Chairman PPMA Tauqeerul Haq giving the industry’s point of view said that in 2020, the pharma industry was valued at around $3.2 billion, which 10 years ago in 2011 was at around $1.64 billion.

The industry can be $5 billion worth within the next few years.

He said that the industry recorded a 24 percent growth in the first quarter of the current fiscal year as it exported over $68 million products.

Pakistan seeks trade deals with Saudi Arabia, UAE, Oman: Razak Dawood

Further, highlighting the achievements of the pharma industry, he said that the sector has grown steadily over the years and without much help from the government.

The worth of the pharmaceutical sector was estimated to be around $3.2 billion in 2020, showing an increase of 200 percent over a period of nine years.

Exports from this sector of the economy were worth $218 million in 2019, up from $44.4 million in 2003.

Exports from pharma sector, as per the PPMA sources, saw a major increase in the first quarter of the previous fiscal year. And Pakistan’s pharmaceutical exports went up by 23 percent to $68.1 million during the first quarter of the current fiscal year of 2020/21.

However, despite these recent growth spurts, pharmaceutical exports made up for only 0.9 percent of the total exports in 2019 – which represents both a challenge and an opportunity.

The pharmaceutical sector of Pakistan has long been asking for the kind of government support that has been provided to other prominent sectors such as textile, and believes that the sector can have a meaningful contribution to Pakistan’s GDP – if such a support through concrete policy measures is made available.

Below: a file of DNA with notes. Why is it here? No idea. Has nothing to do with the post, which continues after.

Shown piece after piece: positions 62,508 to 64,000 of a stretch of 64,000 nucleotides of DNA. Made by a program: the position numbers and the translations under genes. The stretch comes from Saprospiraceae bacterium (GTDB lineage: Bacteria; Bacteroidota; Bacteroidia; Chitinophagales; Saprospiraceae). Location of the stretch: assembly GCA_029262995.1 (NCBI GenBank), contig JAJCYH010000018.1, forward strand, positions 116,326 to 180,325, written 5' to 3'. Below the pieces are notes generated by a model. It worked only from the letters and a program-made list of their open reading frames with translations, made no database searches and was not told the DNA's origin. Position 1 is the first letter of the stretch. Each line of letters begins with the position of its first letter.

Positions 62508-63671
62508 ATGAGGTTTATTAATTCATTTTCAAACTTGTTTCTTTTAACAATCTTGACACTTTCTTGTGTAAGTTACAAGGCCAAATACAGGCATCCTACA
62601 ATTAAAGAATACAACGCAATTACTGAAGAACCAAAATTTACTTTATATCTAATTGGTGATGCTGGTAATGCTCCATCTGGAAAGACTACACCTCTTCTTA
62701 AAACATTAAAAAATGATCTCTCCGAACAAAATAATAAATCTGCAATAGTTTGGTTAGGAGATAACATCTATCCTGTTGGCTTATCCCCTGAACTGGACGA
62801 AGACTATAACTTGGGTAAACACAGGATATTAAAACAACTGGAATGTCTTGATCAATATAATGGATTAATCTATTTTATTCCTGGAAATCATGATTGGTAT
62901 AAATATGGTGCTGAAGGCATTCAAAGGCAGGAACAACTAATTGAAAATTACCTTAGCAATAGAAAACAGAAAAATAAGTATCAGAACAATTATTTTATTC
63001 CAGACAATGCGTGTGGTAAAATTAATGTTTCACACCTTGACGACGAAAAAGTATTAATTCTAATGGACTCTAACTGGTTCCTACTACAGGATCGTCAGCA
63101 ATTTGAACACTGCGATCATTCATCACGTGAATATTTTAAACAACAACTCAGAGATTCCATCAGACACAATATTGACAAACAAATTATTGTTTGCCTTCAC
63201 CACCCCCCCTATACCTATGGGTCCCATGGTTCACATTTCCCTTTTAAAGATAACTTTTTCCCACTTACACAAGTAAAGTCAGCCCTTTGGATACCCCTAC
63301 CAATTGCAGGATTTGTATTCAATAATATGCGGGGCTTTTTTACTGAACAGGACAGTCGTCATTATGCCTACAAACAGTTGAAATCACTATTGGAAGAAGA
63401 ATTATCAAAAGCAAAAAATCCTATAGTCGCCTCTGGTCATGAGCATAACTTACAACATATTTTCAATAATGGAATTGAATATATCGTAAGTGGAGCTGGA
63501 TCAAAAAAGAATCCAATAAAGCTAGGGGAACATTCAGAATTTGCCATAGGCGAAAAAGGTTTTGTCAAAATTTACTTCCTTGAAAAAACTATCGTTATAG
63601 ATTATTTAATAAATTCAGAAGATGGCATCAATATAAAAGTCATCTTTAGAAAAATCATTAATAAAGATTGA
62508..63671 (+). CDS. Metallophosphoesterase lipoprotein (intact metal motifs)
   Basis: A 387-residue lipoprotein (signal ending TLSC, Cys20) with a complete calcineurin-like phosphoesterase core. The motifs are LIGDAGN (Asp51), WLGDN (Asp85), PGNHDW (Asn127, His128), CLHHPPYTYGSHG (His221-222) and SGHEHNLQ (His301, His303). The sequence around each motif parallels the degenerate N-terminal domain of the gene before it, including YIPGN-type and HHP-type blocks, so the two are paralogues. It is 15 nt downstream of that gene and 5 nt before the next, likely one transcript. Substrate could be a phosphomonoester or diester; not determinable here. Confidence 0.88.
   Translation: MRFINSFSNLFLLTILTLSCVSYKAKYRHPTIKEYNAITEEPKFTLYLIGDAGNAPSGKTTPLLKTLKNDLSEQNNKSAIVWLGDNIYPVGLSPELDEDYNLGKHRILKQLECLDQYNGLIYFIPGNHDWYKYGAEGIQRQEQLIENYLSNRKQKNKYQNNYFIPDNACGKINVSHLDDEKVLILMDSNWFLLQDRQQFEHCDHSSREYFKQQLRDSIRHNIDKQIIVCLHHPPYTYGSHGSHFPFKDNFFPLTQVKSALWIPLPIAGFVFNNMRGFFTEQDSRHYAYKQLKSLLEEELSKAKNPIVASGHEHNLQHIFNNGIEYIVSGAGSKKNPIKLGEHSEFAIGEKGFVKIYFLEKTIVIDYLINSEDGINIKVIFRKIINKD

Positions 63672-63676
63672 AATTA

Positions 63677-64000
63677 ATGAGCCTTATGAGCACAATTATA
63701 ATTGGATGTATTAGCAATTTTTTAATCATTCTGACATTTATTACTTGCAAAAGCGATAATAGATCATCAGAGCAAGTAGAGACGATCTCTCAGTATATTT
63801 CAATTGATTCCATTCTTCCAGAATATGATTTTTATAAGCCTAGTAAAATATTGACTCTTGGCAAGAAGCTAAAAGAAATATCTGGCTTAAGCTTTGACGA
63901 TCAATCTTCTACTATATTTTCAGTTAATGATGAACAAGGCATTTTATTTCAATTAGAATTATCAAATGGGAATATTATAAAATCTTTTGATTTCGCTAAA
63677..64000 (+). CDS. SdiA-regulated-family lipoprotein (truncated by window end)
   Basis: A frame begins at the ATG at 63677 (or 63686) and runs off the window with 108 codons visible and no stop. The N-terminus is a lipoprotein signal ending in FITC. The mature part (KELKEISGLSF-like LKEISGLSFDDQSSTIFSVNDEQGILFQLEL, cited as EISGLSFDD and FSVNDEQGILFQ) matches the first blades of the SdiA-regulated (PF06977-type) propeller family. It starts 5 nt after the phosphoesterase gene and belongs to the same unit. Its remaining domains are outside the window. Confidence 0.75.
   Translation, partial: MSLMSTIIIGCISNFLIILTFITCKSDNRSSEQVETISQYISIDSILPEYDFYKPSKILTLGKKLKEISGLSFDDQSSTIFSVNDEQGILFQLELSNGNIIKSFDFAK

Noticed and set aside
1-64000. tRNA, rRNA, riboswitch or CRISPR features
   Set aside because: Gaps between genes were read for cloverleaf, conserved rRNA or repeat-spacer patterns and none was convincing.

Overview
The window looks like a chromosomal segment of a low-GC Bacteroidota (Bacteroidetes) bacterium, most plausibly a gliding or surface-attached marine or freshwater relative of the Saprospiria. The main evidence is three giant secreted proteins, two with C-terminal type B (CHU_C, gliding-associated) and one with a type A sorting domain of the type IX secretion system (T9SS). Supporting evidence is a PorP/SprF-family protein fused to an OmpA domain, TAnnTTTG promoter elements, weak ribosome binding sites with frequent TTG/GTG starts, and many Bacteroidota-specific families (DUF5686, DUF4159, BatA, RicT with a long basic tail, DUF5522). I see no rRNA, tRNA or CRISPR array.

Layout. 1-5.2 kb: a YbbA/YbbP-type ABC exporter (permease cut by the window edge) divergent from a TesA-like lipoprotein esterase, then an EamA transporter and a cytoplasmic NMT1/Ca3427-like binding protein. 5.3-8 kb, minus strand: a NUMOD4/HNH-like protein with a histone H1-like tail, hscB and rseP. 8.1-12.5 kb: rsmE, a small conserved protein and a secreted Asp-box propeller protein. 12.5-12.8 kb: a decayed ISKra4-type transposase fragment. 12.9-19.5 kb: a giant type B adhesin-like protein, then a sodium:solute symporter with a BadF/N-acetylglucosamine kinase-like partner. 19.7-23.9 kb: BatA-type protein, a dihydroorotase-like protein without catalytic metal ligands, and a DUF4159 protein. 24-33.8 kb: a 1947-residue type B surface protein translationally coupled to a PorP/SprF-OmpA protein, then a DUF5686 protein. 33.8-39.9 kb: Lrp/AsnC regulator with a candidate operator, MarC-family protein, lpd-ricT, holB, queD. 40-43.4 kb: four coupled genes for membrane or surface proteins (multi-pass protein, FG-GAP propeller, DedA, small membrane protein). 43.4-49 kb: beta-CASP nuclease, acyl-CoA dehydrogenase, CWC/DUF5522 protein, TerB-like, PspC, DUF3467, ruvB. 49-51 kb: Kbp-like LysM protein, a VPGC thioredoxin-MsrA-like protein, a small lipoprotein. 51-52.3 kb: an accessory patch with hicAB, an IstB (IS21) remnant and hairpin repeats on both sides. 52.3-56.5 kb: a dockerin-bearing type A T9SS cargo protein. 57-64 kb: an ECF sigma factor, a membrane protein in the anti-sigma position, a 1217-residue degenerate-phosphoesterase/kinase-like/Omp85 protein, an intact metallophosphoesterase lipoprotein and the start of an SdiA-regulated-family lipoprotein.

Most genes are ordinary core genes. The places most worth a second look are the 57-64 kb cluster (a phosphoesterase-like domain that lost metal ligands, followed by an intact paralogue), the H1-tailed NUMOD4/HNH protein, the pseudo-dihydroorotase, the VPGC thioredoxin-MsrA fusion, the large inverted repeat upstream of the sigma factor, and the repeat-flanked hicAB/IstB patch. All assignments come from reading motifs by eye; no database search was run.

Some recent professional publications argue the same.

“Including institutional sales, industry posits that this sector easily becomes a retail market worth US$4 billion,” a report titled “A Health Check for a Better Future: Unleashing the Potential of Pharmaceuticals in Pakistan” states.

The industry is currently struggling due to lack of chemical industry in the country, poor governance, electricity shortages, inconsistence policies of the DRAP that cherry picks policies from the world in the absence of a long-term drug policy, the report noted.

This above cited report was also of the view that the global pharmaceutical markets are going through major restructuring due to the ongoing pandemic, presenting an opportunity for Pakistan to enter the global “off-patent drugs market” that will be worth $700 billion in branded generics and $381 billion in generics by 2025.

Considering these facts, the pharmaceutical industry had made some viable recommendations to the government prior to the 2021 budget.

The industry recommended that the prices should not be regulated for drugs whose markets are competitive or monopolistically competitive.

Price regulation should only be there in the case of a monopoly or collusive oligopolistic behaviour. The industry also suggested that the government allows duty-free imports of all APIs (Active Pharmaceuticals Ingredients) and machinery for the both domestic and export market. This was granted in the budget as “to incentivize pharmaceutical products. CD and ACD have been exempted on 358 APIs, the raw material of auto-disable syringes and Remdesivir.”

However, much is needed, from the government, to streamline this vital industry; Pakistan being a country of 250 million offers a huge domestic market that can expand to provide products at competitive prices to Afghanistan, Central Asia, and Africa, if the government in Islamabad can come up with a well thought out coherent policy plan that focuses on both the chemical and pharmaceutical industries.

Copyright Business Recorder, 2021